As Target adds more sortation centers — its self-described “secret sauce” for delivery — the retailer shared on Friday more details about where it stands with the expansion of the facilities and why they matter.
Target piloted its first sortation center in Minneapolis in 2020. As of Sept. 1, Target said it has 10 sortation centers. The retailer opened its latest one in August in Miami.
“Our new sortation centers are delivering outstanding results. These facilities operate downstream from our stores and help to increase the speed and efficiency of last-mile delivery,” John Mulligan, Target’s chief operating officer, told investors during the retailer’s second-quarter earnings call on Aug. 16.
Target on Friday called the sortation centers “an important piece” of its omnichannel strategy.
“Since the start of our sortation center operations, these facilities have helped to increase the number of orders delivered to guests the next day by more than 150%,” Target said in the announcement, noting the centers remove the sorting and packing process from its store backrooms.
Now the company is building additional facilities to further speed up service. In June, the retailer opened its first Target Last Mile Delivery extension facility, located in Smyrna, Georgia. That facility receives local, pre-sorted packages from the Atlanta sortation center and stages them for pickup and next-day delivery by Shipt drivers.
All of Target’s sortation centers now have Target Last Mile Delivery in partnership with Shipt, allowing for delivery “down to the neighborhood level,” per the Friday announcement. Up to 40% of Target Last Mile Delivery orders with Shipt are delivered by the next day, the retailer said, noting that it plans to deliver orders next-day as its network expands.
This year, Target is expanding its options for drivers to handle larger routers with larger-capacity vehicles, including delivery vans, that can hold up to eight times more packages per route, following a test with Shipt of larger-capacity vehicles in 2022.
“We’re currently testing the use of larger capacity vehicles to deliver orders at two of our sortation center markets, with plans to expand to all markets in the next few years,” Target said in the press release.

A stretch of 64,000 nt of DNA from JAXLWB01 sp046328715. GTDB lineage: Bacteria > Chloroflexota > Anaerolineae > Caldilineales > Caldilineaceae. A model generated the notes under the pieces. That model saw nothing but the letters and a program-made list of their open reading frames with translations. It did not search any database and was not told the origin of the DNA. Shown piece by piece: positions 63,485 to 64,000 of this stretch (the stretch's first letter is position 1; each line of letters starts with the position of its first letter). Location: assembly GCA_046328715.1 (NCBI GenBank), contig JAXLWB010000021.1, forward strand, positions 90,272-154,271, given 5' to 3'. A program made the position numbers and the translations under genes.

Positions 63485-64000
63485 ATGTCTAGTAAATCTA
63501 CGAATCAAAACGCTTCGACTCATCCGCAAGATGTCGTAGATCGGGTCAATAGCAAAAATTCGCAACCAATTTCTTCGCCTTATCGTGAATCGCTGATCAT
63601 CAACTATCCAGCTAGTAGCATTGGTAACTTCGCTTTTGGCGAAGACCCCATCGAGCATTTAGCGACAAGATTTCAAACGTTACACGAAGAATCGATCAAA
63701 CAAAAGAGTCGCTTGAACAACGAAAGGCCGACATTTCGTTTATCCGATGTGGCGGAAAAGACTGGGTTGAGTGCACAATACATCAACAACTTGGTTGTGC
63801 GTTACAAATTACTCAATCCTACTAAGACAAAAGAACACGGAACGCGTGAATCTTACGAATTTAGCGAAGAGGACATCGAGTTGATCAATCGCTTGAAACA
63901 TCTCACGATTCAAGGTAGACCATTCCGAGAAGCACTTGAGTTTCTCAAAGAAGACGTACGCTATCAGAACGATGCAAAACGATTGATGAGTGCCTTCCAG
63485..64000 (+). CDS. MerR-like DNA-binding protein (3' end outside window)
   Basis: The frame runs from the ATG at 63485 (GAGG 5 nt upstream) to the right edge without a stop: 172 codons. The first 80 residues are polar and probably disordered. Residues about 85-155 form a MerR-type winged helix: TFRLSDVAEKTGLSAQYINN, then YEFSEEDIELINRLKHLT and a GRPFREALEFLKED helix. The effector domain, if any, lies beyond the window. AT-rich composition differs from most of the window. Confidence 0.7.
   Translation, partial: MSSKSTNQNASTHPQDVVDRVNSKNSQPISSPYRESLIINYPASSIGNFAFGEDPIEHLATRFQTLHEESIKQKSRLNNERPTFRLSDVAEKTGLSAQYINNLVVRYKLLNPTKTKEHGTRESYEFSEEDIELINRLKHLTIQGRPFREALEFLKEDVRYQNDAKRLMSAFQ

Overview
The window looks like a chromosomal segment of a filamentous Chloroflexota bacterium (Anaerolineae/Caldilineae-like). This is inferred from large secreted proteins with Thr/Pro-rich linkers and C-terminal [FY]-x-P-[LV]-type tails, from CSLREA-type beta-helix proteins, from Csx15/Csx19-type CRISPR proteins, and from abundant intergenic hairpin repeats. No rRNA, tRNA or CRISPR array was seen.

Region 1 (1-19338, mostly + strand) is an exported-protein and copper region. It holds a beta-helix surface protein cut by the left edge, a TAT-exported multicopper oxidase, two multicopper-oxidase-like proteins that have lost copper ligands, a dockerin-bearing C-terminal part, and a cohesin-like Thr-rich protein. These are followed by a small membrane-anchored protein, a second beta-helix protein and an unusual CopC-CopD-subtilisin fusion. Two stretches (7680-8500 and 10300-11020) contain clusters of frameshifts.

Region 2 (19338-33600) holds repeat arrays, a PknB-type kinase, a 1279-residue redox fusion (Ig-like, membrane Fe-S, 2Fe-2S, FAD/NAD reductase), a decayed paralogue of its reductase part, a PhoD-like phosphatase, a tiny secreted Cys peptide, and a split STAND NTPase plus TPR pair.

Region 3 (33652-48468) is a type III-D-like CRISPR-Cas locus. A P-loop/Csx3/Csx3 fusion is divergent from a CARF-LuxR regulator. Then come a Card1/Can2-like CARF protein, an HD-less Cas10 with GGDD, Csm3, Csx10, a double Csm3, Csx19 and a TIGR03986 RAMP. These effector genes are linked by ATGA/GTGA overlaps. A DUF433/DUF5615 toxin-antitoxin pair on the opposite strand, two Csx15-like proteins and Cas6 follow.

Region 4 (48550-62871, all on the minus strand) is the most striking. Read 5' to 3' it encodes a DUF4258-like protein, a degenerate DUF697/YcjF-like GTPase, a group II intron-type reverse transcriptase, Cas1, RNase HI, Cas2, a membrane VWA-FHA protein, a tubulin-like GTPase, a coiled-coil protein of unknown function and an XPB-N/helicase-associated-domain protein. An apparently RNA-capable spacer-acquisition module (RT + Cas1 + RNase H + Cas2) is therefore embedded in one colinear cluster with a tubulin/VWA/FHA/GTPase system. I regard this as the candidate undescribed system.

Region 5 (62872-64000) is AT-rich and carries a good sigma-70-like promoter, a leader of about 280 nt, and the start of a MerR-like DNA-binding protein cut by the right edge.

As Target builds on its “stores-as-hubs strategy,” the retailer has said that sortation centers ensure faster delivery, reduce shipping costs and help fuel the retailer’s long-term growth plans. The transportation centers allow Target to retrieve packages daily from a range of 30 to 40 local stores, depending on the market, that are then brought to the center for batching and delivery routing by a third-party carrier or Shipt.
Up to 70% of the packages processed by sortation centers stay in the local market, and Target’s partnership with Shipt, which the retailer acquired in 2017, has provided “meaningful efficiency and cost savings while offering much greater speed of delivery,” Mulligan said on the earnings call.
Markets with a sortation center have an average “click-to-deliver” time that is nearly 1.5 days shorter than the network average, with about one-third of the packages arriving in only one day, Mulligan said.
“As we continue to open new buildings and test and iterate on their operating model, we expect these speed metrics will continue to improve in the future,” he said.
In February, Target announced a $100 million investment to expand its sortation network to more than 15 facilities by the end of 2026. At the time, the retailer said it had nine sortation centers in Minnesota, Texas, Colorado, Illinois, Georgia and Pennsylvania.
The 10 sortation centers are expected to process more than 35 million packages in 2023, representing a more than 20% increase from a year ago and a more than sixfold increase from 2021, Mulligan said.
The sortation center expansion is part of a larger plan Target unveiled in February to fuel growth and provide a differentiated consumer experience, which includes spending $4 billion to $5 billion this year on its consumer-facing services, operations network of stores, supply chain facilities and digital innovations.
Target’s emphasis on sortation centers comes at a time when more retailers, like Walmart and Amazon, are ramping up their investments in localized fulfillment and leveraging their brick-and-mortar properties for e-commerce.